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Screening Characteristics of Ultrasonography in Detection of Ankle Fractures

Majid Shojaee, Farhad Hakimzadeh, Parisa Mohammadi, Anita Sabzghabaei, Mohammad Manouchehrifar, Ali Arhami Dolatabadi

Abstract

Introduction: Ankle fracture is one of the most common joint fractures. X-ray and physical examination are its
main methods of diagnosis. Recently, ultrasonography (US) is considered as a simple and non-invasive method
of fracture diagnosis. This study evaluated the diagnostic accuracy of US in detection of ankle fracture in comparison
to plain radiography. Methods: In this diagnostic accuracy study, which was done in emergency departments
of Imam Hossein and Shohadaye Tajrish hospitals, Tehran, Iran, during 2014, 141 patients with suspected
diagnosis of distal leg or ankle fracture were examined by US and radiography (gold standard), independently.
Screening performance characteristics of US in detection of distal leg fractures were calculated using SPSS version
21. Results: 141 patients with the mean age of 34§11.52 years (range: 15–50) were evaluated (75.9% male).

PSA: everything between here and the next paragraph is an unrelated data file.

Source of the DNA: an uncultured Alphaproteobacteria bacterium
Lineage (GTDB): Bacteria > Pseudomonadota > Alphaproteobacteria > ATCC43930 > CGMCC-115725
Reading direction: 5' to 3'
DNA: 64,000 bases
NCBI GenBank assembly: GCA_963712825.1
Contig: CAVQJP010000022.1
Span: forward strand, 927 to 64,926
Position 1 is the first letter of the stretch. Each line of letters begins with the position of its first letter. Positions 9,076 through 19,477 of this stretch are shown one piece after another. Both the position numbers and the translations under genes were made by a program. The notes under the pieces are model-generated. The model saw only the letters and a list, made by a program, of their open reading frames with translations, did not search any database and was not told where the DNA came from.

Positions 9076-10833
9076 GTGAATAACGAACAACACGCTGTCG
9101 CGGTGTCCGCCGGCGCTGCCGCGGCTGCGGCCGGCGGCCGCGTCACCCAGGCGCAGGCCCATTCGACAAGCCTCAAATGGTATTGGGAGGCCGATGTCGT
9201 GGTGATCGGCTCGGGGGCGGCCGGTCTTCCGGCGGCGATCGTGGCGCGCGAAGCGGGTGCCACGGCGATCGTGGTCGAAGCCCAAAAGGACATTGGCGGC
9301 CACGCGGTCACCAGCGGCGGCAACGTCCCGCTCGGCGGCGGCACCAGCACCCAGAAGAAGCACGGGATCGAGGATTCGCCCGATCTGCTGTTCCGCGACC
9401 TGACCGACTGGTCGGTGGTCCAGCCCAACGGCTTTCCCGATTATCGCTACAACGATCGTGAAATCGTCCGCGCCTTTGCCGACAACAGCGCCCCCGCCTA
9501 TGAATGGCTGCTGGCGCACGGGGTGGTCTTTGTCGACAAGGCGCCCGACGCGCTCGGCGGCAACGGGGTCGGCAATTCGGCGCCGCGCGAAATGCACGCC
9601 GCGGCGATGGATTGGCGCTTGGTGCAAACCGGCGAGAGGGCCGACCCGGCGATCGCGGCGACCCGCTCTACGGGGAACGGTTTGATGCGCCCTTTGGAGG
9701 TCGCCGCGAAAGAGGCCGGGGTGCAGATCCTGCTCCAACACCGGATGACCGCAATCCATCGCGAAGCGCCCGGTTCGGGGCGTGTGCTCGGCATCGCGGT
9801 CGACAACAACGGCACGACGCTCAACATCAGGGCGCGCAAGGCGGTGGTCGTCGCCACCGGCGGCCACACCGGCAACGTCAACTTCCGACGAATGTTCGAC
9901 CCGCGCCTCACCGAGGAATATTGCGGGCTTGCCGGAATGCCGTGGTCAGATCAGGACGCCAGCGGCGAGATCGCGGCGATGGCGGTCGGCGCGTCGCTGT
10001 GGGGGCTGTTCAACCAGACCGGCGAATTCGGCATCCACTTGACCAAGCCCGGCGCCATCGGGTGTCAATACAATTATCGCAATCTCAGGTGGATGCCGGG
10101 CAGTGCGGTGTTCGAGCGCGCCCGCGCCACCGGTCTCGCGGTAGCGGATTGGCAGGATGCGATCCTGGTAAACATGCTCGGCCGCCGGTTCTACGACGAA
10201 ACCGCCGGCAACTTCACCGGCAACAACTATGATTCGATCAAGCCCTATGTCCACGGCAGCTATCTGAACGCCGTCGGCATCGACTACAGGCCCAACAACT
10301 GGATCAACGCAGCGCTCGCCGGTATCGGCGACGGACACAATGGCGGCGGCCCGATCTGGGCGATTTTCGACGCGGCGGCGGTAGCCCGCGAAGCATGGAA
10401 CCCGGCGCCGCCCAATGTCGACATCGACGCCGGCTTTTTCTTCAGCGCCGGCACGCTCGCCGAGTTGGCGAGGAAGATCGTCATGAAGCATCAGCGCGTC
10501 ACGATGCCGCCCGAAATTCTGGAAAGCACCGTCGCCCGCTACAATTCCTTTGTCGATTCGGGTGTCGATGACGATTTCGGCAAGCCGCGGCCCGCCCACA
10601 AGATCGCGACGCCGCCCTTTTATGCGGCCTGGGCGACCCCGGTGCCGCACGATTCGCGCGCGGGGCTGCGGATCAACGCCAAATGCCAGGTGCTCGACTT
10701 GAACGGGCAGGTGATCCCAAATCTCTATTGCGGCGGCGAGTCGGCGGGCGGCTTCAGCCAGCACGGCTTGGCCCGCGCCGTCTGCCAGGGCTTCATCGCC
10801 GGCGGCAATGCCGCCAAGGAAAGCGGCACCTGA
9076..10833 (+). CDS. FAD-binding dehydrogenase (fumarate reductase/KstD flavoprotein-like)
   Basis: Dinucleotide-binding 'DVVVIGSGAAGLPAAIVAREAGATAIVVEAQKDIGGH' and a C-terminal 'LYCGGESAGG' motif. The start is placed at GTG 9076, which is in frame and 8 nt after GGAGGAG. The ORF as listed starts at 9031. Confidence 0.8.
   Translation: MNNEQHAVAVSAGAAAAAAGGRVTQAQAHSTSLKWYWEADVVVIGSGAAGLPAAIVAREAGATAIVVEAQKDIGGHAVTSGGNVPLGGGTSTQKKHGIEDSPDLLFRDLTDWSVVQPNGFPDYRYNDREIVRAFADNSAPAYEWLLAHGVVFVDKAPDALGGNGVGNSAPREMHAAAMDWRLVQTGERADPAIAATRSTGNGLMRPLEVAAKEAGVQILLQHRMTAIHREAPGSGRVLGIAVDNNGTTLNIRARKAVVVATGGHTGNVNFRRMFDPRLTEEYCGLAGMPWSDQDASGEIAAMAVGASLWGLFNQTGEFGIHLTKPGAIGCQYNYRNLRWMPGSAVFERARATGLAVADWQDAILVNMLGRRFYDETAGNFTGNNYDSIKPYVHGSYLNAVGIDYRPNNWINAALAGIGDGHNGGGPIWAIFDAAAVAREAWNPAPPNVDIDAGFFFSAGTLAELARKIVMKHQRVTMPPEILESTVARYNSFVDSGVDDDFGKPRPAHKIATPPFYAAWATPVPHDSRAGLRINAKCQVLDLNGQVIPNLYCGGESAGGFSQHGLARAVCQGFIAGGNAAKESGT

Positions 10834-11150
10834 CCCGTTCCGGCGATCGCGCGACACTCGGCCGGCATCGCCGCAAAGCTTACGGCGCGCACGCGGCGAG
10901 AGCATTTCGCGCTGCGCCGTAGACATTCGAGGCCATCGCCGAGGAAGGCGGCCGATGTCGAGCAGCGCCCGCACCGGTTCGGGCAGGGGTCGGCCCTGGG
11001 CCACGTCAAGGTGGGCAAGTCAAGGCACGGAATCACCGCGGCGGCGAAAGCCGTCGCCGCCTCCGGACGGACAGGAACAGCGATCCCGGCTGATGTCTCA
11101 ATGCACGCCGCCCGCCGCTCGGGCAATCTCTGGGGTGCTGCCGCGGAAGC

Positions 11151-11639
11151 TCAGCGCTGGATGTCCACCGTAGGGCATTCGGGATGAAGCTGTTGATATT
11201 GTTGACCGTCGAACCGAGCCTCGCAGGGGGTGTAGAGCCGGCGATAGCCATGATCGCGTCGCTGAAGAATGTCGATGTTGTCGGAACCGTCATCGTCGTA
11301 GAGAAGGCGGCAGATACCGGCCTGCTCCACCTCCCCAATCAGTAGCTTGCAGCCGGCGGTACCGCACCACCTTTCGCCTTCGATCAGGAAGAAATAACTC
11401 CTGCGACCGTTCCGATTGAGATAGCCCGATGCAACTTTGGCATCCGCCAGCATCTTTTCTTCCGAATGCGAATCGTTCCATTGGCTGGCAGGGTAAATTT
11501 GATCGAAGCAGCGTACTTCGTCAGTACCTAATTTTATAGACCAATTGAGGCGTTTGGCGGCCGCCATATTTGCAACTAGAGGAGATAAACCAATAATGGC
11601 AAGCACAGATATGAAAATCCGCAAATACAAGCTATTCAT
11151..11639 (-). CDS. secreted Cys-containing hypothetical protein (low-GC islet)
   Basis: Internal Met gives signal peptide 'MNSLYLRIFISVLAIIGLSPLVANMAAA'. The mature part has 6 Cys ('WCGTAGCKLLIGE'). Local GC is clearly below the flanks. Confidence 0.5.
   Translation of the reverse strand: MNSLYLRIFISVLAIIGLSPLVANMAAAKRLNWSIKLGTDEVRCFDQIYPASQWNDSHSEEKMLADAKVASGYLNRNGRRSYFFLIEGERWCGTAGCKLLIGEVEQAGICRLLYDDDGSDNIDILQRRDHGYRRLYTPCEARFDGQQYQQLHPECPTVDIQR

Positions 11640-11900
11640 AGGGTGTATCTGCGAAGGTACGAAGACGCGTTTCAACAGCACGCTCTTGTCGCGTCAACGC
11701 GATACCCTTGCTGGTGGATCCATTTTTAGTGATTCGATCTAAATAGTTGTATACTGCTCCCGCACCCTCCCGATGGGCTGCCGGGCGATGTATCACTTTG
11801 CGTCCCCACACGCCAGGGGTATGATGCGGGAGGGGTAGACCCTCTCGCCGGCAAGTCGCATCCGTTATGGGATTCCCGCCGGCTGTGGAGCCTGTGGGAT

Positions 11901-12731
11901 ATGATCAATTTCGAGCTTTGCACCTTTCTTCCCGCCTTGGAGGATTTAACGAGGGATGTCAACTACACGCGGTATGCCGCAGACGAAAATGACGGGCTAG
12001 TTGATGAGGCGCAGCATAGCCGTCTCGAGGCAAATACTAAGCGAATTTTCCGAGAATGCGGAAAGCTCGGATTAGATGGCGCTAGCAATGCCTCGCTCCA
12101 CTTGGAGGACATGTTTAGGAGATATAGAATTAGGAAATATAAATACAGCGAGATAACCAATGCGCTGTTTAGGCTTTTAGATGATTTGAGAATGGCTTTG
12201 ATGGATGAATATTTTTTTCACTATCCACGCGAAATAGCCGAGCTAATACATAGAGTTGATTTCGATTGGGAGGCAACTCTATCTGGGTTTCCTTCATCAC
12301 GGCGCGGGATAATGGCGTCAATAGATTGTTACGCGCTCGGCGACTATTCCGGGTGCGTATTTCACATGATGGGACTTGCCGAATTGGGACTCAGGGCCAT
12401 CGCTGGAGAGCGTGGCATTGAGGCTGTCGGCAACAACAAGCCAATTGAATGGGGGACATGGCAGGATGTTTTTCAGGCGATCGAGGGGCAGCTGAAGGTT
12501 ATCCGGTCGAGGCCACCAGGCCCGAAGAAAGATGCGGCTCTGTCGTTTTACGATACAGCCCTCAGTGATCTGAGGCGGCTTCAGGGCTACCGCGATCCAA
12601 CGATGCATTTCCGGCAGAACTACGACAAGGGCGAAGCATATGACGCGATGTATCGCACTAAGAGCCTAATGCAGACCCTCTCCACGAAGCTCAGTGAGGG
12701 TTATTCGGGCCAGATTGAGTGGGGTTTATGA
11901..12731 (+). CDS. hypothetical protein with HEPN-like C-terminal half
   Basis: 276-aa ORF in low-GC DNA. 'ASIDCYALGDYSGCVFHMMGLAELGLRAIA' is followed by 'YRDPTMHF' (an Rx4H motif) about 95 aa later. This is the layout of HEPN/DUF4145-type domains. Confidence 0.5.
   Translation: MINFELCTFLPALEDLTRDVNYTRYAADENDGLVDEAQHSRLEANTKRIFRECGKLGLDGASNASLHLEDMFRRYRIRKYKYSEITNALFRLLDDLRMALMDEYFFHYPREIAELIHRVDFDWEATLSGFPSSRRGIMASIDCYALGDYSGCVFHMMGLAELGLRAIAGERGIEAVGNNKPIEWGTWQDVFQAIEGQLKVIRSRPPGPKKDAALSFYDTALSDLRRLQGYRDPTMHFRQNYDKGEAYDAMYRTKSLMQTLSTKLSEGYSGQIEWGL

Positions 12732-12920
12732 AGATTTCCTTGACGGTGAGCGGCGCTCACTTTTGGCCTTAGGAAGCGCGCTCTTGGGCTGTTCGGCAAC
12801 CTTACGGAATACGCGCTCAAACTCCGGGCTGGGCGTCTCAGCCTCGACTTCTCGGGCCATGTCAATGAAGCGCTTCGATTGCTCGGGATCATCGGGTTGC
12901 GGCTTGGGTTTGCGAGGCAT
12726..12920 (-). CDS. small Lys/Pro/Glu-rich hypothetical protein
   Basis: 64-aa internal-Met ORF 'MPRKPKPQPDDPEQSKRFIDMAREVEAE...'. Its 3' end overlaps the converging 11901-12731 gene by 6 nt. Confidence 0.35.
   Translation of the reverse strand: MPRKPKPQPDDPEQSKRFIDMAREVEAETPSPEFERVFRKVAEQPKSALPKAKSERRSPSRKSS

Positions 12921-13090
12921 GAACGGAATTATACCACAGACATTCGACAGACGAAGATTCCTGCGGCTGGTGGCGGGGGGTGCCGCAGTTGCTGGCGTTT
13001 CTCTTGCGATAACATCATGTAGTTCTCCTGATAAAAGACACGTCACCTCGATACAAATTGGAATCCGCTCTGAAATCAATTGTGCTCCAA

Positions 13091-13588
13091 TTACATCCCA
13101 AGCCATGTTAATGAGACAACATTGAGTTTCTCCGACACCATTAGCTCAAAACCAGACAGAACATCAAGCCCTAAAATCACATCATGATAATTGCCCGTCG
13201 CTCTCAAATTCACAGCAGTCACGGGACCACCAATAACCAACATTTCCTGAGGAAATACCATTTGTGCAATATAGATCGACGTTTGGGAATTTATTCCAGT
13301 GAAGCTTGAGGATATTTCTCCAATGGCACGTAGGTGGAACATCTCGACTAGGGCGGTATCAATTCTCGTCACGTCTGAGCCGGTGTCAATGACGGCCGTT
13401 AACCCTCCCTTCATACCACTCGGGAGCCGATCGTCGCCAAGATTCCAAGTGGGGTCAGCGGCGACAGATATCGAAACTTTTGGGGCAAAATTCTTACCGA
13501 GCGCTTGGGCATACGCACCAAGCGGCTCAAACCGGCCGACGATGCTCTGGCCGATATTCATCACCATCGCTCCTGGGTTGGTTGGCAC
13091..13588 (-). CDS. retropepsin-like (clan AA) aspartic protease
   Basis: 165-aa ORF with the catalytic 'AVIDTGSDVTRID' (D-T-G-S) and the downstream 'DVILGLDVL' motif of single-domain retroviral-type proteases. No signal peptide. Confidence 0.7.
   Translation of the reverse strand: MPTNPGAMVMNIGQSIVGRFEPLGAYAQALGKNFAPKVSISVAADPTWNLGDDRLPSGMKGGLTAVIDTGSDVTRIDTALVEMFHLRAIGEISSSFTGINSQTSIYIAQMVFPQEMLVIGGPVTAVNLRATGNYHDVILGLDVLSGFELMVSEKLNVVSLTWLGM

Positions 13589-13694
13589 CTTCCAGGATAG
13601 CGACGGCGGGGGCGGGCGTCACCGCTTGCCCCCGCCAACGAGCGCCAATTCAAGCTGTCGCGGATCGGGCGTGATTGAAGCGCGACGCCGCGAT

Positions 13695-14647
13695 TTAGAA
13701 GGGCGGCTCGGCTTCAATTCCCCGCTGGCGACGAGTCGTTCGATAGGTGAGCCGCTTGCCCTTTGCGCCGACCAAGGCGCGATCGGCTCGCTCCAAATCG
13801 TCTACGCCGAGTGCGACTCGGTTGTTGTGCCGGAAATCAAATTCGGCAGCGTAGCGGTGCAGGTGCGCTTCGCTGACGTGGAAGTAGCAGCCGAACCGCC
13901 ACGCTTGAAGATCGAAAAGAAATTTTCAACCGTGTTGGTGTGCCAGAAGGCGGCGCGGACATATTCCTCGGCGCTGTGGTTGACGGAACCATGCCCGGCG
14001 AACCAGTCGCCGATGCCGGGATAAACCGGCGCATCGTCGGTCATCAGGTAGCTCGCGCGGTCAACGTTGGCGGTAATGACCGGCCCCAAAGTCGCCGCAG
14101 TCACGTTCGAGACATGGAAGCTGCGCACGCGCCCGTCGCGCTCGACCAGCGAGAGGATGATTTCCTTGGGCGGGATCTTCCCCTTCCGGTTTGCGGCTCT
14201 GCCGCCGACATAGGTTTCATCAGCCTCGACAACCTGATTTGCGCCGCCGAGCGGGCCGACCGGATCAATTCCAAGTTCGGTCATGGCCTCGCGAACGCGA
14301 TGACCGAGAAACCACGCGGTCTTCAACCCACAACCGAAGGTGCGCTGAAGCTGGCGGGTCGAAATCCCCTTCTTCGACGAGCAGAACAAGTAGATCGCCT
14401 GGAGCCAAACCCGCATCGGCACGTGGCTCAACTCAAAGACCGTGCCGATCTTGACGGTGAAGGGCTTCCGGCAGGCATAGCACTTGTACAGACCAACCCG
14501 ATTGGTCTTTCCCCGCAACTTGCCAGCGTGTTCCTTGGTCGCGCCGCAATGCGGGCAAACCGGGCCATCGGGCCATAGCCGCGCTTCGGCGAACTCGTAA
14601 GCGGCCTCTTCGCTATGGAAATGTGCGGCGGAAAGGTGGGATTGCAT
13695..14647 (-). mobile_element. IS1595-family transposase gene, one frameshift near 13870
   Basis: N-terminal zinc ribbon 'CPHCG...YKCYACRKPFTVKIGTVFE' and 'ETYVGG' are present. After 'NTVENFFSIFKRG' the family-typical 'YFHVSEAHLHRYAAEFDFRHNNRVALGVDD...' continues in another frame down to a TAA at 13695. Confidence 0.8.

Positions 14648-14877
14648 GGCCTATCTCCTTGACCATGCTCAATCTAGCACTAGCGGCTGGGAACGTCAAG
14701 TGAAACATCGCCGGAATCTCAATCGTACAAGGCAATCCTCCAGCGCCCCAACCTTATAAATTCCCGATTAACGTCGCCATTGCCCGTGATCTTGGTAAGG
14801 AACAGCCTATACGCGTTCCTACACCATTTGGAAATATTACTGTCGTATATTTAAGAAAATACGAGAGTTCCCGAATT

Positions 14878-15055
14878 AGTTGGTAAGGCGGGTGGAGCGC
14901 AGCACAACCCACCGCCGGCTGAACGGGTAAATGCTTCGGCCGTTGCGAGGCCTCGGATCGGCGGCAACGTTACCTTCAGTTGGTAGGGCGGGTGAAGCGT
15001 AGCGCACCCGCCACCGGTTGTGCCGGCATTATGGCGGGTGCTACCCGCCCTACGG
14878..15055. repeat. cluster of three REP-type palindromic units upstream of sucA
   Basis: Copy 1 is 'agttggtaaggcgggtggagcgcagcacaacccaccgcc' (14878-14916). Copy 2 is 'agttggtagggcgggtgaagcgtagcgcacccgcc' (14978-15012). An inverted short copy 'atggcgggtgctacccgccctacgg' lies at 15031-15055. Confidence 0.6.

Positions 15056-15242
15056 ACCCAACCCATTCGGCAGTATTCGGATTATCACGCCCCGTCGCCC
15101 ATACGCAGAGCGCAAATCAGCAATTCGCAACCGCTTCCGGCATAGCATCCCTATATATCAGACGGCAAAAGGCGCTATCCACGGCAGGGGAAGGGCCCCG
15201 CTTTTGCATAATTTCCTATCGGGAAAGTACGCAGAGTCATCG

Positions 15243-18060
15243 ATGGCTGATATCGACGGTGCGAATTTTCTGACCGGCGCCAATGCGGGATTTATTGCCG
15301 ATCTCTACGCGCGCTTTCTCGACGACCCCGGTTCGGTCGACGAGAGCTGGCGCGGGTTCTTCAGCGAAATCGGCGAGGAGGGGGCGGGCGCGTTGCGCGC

Radiography confirmed ankle fracture in 102 (72.3%) patients. There was a significant correlation between the
results of US and radiography [Agreement: 95%; kappa: 0.88 (95% CI: 0.80–0.97); P Ç 0.001]. The screening performance
characteristics of US in detection ankle fracture were as follows: sensitivity 98.9% (95% CI: 93.5% -
99.9%), specificity 86.4% (95% CI: 71.9%–94.3%), PPV 94.1% (95% CI: 87.1%–97.6%), NPV 97.4% (95% CI: 84.9%–
99.8%), PLR 16 (95% CI: 7.3–34.8), and NLR 0.02 (95% CI: 0.003 – 0.182). The area under the ROC curve of US
in this regard was 95.8 (95% CI: 91.9§99.7). Conclusion: According to the results of this study, we can use US
as an accurate and non-invasive method with high sensitivity and specificity in diagnosis ofmalleolus fractures.
However, the inherent limitations of US such as operator dependency should be considered in this regard.

Keywords

Ankle fractures; radiography; ultrasonography; sensitivity and specificity

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DOI: http://dx.doi.org/10.22037/emergency.v4i4.10314

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